The torture-murder of a 24-year-old Indonesian maid in her employers house in Malaysia last week is just the tip of the iceberg of a litany of human rights abuses foreign workers there are subjected to.
|A 20-minute documentary that shows the horrific abuse of Indonesian maids in Malaysia Journeyman Pictures|
Abuses that regularly result in workers who arrive in Malaysia full of dreams of improving their life and sending money home for the education of their children, returning home with broken bodies, shattered spirits or as in this case, dead.
While Malaysian officials have attempted to play down this latest killing, claiming abuse of foreign workers is a rare occurrence, the facts belie this.
In commenting on this latest incident, Indonesian Foreign Minister, Hassan Wirajuda, pressed for Kuala Lumpur’s firmness in handling the case, and said “this kind of incident has happened frequently”.
“Stern prosecution actions are needed to give a shock therapy to other Malaysian employers so that they would not abuse, but treat Indonesian workers based on their rights”, he said.
This view is echoed by Irene Fernandez, director of Malaysian NGO Tenaganita, a non-profit organization focusing on migrant advocacy, who said incidents such as this are “happening too often.”
Maids subjected to rape and physical abuse
According to Ms Fernandez, 45 Indonesian workers have died in Malaysia so far this year from a variety of causes, including torture by abusive employers.
The NGO has documented more than 1,050 human rights violations ranging from rape to physical abuse over the last two years.
An average of six to seven violations were recorded per case, but in more serious cases, there can be up to ten violations. The most common violations are non-payment of wages and physical abuse.
“As long as the Malaysian government does not address this fundamental issue, such incidents will continue to happen. We should feel ashamed of such incidents”, she added.
In this latest incident the body of a 24-year old woman named Kunarsih (who like many Indonesians used only one name) from Demak in Central Java, who had only been working in Malaysia for four months, was found bludgeoned to death in the home of her employer in Pucong Perdana, Kuala Lumpur.
Malaysian police have detained the employer, Goo Eng Keng, but are still looking for his 29-year-old wife, Chen Pei Ee, who went missing after the incident.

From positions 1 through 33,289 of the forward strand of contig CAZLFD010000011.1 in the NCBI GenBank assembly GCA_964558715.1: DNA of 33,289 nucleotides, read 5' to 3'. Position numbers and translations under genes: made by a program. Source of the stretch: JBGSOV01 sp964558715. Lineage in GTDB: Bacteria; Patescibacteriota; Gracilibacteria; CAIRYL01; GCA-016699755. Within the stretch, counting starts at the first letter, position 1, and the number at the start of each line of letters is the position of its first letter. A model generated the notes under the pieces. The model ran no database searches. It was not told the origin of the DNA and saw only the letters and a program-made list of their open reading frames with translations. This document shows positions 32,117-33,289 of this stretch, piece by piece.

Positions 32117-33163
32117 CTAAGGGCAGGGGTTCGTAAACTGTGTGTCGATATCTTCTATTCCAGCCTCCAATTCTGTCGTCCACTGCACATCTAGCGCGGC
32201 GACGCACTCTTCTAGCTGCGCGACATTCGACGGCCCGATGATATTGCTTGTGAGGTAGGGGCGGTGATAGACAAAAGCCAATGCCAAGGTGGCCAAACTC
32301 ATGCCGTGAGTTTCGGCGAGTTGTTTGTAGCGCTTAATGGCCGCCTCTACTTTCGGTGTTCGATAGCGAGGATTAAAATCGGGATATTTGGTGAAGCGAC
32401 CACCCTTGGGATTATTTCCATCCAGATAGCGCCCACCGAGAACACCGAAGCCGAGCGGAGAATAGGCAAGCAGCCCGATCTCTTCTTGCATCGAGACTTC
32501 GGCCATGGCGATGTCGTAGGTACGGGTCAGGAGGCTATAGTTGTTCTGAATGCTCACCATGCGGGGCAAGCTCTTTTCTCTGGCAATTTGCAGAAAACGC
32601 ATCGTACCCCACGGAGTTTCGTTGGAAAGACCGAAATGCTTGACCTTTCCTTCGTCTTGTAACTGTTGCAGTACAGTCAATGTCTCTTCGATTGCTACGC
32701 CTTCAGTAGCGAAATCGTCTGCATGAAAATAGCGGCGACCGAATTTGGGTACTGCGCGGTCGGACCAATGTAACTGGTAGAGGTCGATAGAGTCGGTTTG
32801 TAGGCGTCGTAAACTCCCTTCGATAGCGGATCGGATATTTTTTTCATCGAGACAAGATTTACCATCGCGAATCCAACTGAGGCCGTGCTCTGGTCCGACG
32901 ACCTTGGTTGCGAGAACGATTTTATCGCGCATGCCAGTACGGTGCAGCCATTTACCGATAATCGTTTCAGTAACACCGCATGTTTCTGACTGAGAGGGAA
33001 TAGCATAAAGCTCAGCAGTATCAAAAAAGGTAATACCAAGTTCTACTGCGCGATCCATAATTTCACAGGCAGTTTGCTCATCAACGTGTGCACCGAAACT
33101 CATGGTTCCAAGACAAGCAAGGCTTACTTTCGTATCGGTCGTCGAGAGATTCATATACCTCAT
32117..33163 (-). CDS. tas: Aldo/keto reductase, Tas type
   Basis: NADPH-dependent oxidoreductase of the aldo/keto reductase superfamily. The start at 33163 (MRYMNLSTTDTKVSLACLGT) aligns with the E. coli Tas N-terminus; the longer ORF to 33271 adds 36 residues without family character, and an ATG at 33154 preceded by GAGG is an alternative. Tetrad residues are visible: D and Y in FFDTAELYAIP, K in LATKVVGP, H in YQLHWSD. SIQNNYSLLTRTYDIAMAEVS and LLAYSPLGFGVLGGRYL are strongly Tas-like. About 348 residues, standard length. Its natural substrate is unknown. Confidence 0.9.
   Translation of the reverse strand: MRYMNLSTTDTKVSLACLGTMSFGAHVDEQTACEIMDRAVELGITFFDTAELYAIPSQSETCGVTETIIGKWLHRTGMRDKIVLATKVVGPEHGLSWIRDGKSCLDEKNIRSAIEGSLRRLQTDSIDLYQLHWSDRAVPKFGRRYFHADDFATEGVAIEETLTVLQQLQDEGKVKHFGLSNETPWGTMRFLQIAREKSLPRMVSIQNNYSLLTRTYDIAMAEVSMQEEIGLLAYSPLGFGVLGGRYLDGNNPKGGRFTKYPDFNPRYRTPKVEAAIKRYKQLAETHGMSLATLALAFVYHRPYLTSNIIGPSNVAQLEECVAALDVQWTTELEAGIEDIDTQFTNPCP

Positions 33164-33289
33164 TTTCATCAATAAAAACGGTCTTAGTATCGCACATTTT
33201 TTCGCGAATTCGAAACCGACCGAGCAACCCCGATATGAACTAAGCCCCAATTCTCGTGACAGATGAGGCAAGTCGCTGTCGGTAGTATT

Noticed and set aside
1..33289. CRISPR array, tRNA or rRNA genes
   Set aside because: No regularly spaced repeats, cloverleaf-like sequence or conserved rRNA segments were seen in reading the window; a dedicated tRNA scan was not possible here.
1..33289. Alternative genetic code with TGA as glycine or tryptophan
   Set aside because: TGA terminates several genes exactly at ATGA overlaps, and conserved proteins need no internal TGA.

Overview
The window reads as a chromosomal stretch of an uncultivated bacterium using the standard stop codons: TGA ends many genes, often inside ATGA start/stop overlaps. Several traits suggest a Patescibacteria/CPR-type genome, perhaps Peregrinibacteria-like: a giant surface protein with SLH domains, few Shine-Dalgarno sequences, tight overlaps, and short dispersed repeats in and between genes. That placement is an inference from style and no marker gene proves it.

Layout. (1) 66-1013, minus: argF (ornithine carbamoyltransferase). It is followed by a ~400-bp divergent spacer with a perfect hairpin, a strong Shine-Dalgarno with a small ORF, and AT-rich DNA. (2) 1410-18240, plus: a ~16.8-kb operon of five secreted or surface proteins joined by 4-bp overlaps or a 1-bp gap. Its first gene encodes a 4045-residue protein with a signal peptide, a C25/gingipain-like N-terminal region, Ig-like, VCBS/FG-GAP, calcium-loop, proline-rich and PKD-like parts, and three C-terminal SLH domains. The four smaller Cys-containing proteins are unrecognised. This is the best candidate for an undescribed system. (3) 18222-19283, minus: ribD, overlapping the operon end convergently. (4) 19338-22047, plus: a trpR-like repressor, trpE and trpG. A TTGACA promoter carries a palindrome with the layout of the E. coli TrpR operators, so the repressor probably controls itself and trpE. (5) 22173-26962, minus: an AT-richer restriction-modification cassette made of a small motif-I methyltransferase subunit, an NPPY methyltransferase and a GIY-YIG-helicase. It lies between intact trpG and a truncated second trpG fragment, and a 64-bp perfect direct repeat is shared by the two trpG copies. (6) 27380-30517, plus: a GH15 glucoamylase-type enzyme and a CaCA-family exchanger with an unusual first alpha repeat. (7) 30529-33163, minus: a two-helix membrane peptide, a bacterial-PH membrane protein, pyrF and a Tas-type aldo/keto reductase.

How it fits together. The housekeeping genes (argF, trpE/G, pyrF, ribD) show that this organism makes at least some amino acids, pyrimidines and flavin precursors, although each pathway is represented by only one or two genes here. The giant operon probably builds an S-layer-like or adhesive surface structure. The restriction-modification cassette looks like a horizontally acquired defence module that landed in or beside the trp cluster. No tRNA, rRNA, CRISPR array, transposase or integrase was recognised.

It’s because of torture
According to reports, the young woman had bruises all over body and died from blunt force injuries to her chest and abdomen. This has led to claims that the woman had been tortured prior to her death.
This view was supported by Tatang B Razak, head of the task force for the Protection and Service of Indonesian citizens at the Indonesian Embassy in Kuala Lumpur, who said “her whole body was swollen . . . it’s very clear that it’s because of torture”.
In 2004 Indonesian’s and Malaysian’s alike were outraged and repulsed when a 19-year-old Indonesian domestic worker, Nirmala Bonat from Kupang in West Timor, was found by a security guard at Villa Putra Apartments in Jalan Tun Ismail, an upscale condominium complex, crying, severely bruised, and bleeding from the head and mouth.
Ms Bonat said that she was abused for the first time when she accidentally broke a mug while washing it, and for the previous five months her employer’s wife would abuse her everyday with a hot iron, pouring hot water on her, and using other objects to hit her.
Photo’s of the woman’s burned and scalded body that appeared in the media created such an outcry due to their horrific nature that the Malaysian government was forced into issuing a public apology over the incident, expressing disgust and shame.
The wife of Ms Bonat’s employer, 35-year-old mother of four Yim Pek Ha, was accused of having poured boiling water on her, beating her, and pressing a hot iron on her breasts and back as punishment for mistakes in ironing clothes. Following her rescue she was treated for second and third-degree burns.
The maid burnt herself claims abusive employer
As is typical in such cases in Malaysia, a day after the arrest of his wife, Ms Bonat’s employer filed a complaint against the maid, saying that the wounds on her body were self-inflicted and accused her of stealing RM10, 000 ($US2,870.00) from his home.
Despite being charged with four counts of causing hurt with dangerous weapons and facing a maximum of 80-years imprisonment or promises by senior Malaysian politicians, including Prime Minister Abdullah Ahmad Badawi, that maximum penalties would be applied, the case is still ongoing.
While Yim is free to continue her life unimpeded, released on RM85,000 ($US24,300) bail, due to immigration rules Ms Bonat is confined to a shelter at the Indonesian embassy.